According to reports by the Associated Press, disputes erupted between Russian countrymen on Thursday during the World Conference On Doping In Sport in Katowice, Poland, increasing the tension in advance of a decision that could determine the country’s fate for next summer’s Tokyo Games.
The fierce nature of the Russian doping saga spilled into full view when the country’s sports minister, Pavel Kolobkov, returning to Moscow from an anti-doping conference in Poland, said there had been no manipulation of crucial doping data handed to the World Anti-Doping Agency earlier this year.
In response to Kolobkov’s comments, Yuri Ganus, the leader of the newly reconfigured Russian Anti-Doping Agency, indicated that “he lives in the world of illusion.”
Kolobkov insisted there were no deletions or manipulations of the data, and that it was “a purely technical issue related to how the system itself works.”
“Yuri … needs to do his own job and not interpret documents which don’t contain the information he is expressing publicly,” Kolobkov said. “The so-called manipulations which Yuri … is talking about aren’t there, and that word isn’t mentioned anywhere.”
Regardless of the presence of the word “manipulations,” Kolobkov’s assertion stands in direct contrast to a report done for track and field’s governing body, the IAAF, in September.
That report, based on information provided by WADA, said the discrepancies “are not random. In many cases, they relate to positive findings that appear” in the database provided by a Russian whistleblower that is being cross-referenced with that from the Moscow lab.
The lab data had been guarded by Russian law enforcement at the Moscow lab. WADA negotiated to acquire it in order to corroborate positive tests resulting from Russia’s doping program.
The head of WADA’s compliance committee said the committee will deliver a recommendation to the WADA executive committee on Nov. 17. If that committee finds the data was tampered with, it could deliver a suspension to RUSADA, which would cripple the country’s chances of taking athletes to the Olympics next year.
Recently, we reported that Russian state hackers attacked the computer networks of at least 16 national and international sports and anti-doping organizations. The Times cited Microsoft as confirming the attacks were committed by state hackers. The attacks are the latest in a series of brazen Russian cyberattacks on foreign politicians, sporting officials, and anti-doping regulators.
The attacks were timed as the World Anti-Doping Agency deals with the continued fallout from the 2015 Russian doping scandal, which caused many of its Olympic athletes to face a ban from the Games, while the country was excluded from taking part at the Rio 2016 Paralympic Games.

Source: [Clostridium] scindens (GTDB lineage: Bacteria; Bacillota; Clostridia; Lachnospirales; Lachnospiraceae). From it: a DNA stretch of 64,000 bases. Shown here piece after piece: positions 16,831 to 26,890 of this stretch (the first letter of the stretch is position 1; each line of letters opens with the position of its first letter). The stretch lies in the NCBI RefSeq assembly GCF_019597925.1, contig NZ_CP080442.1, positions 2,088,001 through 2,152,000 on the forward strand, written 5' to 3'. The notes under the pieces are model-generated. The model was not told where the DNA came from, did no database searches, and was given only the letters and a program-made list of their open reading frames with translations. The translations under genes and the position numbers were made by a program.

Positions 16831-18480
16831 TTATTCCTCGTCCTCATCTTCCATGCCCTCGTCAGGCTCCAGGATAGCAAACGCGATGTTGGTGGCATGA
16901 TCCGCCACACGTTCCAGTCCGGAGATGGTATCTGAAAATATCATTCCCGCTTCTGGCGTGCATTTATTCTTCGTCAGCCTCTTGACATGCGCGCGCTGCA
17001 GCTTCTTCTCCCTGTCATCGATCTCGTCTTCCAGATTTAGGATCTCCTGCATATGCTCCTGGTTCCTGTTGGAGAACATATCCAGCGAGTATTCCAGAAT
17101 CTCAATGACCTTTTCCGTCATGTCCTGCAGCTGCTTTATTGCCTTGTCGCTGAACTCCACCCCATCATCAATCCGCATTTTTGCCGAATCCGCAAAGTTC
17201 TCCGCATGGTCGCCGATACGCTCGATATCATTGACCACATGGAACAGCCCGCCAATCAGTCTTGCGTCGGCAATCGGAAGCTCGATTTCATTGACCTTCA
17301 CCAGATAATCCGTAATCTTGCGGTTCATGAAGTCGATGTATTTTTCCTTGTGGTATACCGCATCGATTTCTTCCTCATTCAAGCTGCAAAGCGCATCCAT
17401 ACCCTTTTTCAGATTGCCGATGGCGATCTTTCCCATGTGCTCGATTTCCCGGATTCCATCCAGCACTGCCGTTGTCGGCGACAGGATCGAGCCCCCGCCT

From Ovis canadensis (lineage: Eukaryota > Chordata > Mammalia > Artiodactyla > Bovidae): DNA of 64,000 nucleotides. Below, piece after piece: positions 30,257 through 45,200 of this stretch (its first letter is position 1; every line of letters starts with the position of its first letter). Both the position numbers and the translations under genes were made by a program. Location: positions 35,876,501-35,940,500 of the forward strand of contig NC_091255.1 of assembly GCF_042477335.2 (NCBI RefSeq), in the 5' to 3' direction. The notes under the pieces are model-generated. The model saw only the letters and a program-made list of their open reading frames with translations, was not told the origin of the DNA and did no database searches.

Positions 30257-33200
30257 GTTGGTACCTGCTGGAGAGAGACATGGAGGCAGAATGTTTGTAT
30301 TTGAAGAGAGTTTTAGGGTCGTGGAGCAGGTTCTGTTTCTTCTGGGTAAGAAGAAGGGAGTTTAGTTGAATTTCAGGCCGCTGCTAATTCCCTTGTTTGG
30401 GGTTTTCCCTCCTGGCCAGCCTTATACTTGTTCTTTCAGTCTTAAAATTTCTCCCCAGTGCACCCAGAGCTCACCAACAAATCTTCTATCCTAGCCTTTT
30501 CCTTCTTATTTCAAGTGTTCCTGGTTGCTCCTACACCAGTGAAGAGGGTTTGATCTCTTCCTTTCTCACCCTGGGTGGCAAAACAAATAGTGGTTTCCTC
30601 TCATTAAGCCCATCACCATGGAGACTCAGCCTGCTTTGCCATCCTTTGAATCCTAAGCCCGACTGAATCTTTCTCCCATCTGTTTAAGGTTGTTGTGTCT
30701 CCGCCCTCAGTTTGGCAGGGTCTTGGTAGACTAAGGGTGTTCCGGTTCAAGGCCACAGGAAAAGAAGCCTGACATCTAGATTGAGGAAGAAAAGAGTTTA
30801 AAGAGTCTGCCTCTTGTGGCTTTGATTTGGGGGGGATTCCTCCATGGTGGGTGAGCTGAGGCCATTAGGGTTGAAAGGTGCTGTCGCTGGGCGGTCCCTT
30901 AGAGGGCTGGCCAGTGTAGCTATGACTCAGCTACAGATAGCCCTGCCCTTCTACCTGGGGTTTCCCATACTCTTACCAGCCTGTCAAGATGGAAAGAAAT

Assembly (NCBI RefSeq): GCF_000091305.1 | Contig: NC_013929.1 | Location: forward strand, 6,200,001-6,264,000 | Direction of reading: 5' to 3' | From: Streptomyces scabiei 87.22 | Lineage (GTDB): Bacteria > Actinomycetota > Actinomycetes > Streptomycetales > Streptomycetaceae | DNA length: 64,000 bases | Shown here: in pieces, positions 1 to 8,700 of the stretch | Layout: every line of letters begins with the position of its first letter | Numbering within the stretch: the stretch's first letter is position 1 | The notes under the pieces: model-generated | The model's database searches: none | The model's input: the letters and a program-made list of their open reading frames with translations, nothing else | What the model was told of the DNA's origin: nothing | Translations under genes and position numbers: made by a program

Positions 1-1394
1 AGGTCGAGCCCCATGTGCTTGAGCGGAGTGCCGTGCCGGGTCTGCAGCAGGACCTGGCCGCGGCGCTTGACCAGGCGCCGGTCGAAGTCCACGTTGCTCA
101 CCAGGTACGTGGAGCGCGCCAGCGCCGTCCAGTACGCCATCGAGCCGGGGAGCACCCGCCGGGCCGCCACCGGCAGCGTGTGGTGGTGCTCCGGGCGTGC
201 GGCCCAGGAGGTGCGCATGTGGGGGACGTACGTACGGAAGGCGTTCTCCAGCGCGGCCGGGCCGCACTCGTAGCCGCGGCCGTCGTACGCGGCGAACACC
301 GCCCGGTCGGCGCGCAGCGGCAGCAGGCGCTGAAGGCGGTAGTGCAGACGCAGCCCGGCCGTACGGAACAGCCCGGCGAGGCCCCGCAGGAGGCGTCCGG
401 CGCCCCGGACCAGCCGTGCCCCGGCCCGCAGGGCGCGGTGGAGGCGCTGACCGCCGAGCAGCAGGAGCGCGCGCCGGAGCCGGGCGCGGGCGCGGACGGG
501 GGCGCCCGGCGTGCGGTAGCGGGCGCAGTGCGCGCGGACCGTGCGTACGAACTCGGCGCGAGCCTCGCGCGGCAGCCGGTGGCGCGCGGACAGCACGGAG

In 2018, Russia was officially barred from the Winter Games, but 168 athletes competed under the title “Olympic Athlete from Russia” after IOC vetting of their drug-testing records.
Ganus has strongly criticized his own government, and this week, he even asked for President Vladimir Putin to chime in and support the effort of his reformed agency.
On Thursday, faced with Kolobkov’s comments, Ganus insisted on the need for help, not denial, from his own government, which has been involved in directing the doping program that started all the trouble.
“I feel that the people who stole the hope are the ones who were responsible for bringing the country out of this crisis,” Ganus said. “They’re responsible, first of all, to the current and future generations of athletes.”
The day before, while still in Poland, Kolobkov gave a speech in front of the full WADA board.
“Now, there has become a vital need for a new generation of athletes,” Kolobkov said, while also reminding the audience “that sport is out of politics, that sport unites.”
However, upon his return to Russia, he spurred an argument with his country’s own sports federations, appearing to toughen his country’s attitude on the source of the data flaws —all contrary to what his own anti-doping chief has been saying for weeks.
“All these issues will be discussed and I’m sure all these issues will be explained,” Kolobkov said.
Ganus said he’s fairly certain that WADA isn’t going to care why the data was manipulated, only the fact that it was manipulated.
“The requirement was for the transfer of an authentic database, untouched,” Ganus said.
Yuri Ganus, the head of the Russian anti-doping agency, said earlier this month that Russia doctored “thousands” of samples, and he says the data could have been manipulated to protect the reputations of star athletes who now hold key government or sport administration positions. Ganus also said that manipulation of the data could only be done by people with access to some of Russia’s most powerful institutions.
Ganus was the official who last December publicly called on Vladimir Putin to turn over data from the Moscow lab out of concern that Russian athletes would be suspended from international competition if the deadline were missed.
Russia is now in a race against time with less than a year to go until the Tokyo 2020 Olympic and Paralympic Games.
SwimSwam’s Jared Anderson contributed to this report.